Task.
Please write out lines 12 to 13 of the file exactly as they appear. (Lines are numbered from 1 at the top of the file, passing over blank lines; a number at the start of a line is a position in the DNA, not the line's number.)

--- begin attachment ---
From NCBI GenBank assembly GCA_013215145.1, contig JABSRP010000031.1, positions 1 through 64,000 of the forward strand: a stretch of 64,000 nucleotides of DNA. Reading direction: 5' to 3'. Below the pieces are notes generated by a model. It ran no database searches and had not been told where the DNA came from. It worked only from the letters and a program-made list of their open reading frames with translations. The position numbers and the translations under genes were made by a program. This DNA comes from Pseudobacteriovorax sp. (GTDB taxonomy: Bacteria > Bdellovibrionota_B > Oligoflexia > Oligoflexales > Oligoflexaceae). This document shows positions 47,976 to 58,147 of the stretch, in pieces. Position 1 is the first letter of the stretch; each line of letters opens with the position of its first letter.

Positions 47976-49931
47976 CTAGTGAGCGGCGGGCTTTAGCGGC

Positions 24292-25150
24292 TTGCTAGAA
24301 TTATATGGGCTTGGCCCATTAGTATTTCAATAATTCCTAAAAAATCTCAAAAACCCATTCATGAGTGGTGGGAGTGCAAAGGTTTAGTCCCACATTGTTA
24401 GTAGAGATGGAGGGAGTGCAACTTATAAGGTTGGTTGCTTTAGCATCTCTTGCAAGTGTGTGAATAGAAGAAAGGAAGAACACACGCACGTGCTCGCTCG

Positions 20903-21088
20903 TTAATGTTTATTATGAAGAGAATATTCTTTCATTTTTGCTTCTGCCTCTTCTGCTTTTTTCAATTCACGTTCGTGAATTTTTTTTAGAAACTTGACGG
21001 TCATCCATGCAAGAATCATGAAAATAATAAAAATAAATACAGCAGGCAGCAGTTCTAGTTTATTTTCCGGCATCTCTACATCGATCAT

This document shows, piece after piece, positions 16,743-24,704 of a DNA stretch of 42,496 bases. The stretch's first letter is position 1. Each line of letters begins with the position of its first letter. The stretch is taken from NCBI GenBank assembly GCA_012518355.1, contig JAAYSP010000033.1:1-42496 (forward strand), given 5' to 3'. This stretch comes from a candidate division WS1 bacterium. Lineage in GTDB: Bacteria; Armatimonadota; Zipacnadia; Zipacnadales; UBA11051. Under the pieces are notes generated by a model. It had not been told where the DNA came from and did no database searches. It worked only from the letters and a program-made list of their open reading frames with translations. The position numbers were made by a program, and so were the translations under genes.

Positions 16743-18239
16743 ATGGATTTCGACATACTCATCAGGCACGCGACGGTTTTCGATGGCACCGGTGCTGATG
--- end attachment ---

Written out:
Positions 16743-18239
16743 ATGGATTTCGACATACTCATCAGGCACGCGACGGTTTTCGATGGCACCGGTGCTGATG